Anthony Robinson


I've done them all:
great jugs of cheap red wine
with fat-faced men adorning
the label, a pricey bourbon
that cost five hours' wages,
bottles of malt liquor--sweetish,
burnt-tasting, pale yellow beer
in garish metal cans, and several times
in restaurants or at parties, toasting
births, deaths, or weddings,
I hoisted a Martini or Manhattan,
and in the dimly-lit, too-loud college
bar packed with tight-clothed
bodies that never get old--dollar
drinks while someone gets laid
but most just get happy, then drunk,
then sad or tired or more drunk,
and the first time, fifteen years old-five cans
of warm beer in a fire-damaged shack,
and the beating that came afterward
from my friends, afraid I'd become too
in love with this newly discovered
state, afraid I'd run wild through the streets,
smashing and smashed, or ten years later,
pint after bitter pint alone at an oak table
in the tiny L-shaped tavern
where peanut-shells litter the floor
and the din of joyful human noise
is almost enough to cancel the hum
of the dreadful music, in an alley
not far from here, ass down
on the concrete, back against
a corrugated metal back door that
no one ever passes through, paper-bagged
bottle in one hand, the other fondling
stones, bits of glass, whatever
the last visitor left behind, in
the San Diego apartment
of my former life, slumped half-alert
on the cat-torn sofa, gulping vodka
tonics from a Mason jar, trying
to avoid the "big talk" my ex-lover
dragged me out to have, and then her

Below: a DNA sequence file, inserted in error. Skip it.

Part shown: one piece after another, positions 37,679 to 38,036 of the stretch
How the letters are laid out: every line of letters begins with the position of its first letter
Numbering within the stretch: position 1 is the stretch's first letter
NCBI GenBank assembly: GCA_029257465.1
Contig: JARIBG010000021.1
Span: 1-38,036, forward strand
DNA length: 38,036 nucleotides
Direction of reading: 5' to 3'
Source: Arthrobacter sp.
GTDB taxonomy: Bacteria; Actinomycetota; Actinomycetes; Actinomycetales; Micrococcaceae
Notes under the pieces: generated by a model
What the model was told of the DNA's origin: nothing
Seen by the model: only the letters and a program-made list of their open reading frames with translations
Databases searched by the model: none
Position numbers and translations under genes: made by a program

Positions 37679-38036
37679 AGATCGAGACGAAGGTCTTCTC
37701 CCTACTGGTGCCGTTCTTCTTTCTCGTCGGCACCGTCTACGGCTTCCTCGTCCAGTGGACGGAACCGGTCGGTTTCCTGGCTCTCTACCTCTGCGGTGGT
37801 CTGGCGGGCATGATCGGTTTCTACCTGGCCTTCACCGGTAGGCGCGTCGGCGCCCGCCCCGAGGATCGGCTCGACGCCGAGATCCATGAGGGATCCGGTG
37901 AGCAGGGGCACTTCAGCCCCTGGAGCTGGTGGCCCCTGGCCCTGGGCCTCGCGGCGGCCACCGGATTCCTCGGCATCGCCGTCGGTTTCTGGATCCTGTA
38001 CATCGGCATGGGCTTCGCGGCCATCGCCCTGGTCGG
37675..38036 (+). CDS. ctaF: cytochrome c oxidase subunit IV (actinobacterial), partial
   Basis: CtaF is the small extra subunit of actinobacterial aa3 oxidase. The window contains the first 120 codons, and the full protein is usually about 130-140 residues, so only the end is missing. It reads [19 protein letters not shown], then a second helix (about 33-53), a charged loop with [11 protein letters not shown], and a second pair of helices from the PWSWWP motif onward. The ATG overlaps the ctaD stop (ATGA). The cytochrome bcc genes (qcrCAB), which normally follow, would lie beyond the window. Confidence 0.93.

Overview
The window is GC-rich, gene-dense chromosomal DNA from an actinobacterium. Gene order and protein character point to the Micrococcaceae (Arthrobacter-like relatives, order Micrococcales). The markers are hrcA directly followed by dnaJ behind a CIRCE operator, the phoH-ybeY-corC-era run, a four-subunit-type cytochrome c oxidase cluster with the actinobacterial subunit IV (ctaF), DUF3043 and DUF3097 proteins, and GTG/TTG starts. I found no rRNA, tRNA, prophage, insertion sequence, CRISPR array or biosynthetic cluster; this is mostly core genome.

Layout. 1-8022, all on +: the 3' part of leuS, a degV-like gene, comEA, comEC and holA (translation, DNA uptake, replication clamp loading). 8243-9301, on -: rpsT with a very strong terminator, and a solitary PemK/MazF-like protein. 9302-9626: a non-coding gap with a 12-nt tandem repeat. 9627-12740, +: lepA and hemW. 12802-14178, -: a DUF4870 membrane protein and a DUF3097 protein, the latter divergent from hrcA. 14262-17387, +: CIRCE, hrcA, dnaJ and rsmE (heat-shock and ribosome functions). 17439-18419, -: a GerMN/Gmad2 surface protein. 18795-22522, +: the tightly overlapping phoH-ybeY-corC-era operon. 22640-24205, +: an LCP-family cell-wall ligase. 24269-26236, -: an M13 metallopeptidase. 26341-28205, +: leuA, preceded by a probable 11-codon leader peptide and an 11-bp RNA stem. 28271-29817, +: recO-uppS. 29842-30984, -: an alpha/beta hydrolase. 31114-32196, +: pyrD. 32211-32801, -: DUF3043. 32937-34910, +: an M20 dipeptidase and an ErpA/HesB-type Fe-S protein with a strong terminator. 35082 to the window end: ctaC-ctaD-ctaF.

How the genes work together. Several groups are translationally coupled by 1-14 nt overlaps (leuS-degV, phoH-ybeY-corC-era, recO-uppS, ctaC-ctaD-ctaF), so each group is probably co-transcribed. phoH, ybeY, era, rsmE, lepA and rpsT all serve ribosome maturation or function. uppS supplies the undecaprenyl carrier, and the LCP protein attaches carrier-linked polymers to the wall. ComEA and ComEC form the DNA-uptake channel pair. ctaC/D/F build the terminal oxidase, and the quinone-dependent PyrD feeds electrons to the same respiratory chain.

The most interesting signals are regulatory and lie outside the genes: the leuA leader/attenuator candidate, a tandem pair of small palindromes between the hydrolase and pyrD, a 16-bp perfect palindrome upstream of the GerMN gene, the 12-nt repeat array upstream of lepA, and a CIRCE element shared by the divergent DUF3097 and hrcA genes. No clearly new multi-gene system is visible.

small, sure hand at my crotch,
and later in my bedroom, after the shower
where I took her from behind, afraid
to look at her face, after fucking
for what I swore would be the last time,
long, hard pulls straight from the bottle,
and after I finally left for good, the following
November, at the kitchen table
in my parents' house, nine a.m. sifting
through the day's mail, discovering
the small silver chain I gave her
last Christmas, no note attached--then
it was Mom's Zinfandel, two whole
bottles over eggs and bacon,
and now sitting here at my desk,
the summer day turned grey and quiet,
a juice glass filled with four fingers
of Scotch, entertaining this thirst
that happiness can't quell, that sadness
won't let me let go of.

Date of Birth: October 10, 1972
Location: Eugene, Oregon
Occupation: Teacher
Publications: Chase Park, CrossConnect, SLIDE, Sämsara Quarterly, Spinning Jenny, Snowmonkey, Exquisite Corpse, Stirring, etc.

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